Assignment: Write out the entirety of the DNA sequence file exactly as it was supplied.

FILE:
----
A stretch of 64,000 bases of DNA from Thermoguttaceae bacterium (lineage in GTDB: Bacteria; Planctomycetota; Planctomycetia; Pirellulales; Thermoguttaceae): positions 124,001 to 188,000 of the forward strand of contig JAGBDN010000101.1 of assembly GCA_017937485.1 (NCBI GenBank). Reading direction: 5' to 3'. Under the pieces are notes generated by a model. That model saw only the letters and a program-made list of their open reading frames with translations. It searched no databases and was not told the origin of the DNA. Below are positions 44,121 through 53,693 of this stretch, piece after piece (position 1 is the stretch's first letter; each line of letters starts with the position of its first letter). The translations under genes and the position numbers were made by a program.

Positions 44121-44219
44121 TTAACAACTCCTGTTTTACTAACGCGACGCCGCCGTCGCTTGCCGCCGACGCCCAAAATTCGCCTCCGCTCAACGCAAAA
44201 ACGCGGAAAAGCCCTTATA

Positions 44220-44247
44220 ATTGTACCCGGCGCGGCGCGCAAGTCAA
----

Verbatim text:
A stretch of 64,000 bases of DNA from Thermoguttaceae bacterium (lineage in GTDB: Bacteria; Planctomycetota; Planctomycetia; Pirellulales; Thermoguttaceae): positions 124,001 to 188,000 of the forward strand of contig JAGBDN010000101.1 of assembly GCA_017937485.1 (NCBI GenBank). Reading direction: 5' to 3'. Under the pieces are notes generated by a model. That model saw only the letters and a program-made list of their open reading frames with translations. It searched no databases and was not told the origin of the DNA. Below are positions 44,121 through 53,693 of this stretch, piece after piece (position 1 is the stretch's first letter; each line of letters starts with the position of its first letter). The translations under genes and the position numbers were made by a program.

Positions 44121-44219
44121 TTAACAACTCCTGTTTTACTAACGCGACGCCGCCGTCGCTTGCCGCCGACGCCCAAAATTCGCCTCCGCTCAACGCAAAA
44201 ACGCGGAAAAGCCCTTATA

Positions 44220-44247
44220 ATTGTACCCGGCGCGGCGCGCAAGTCAA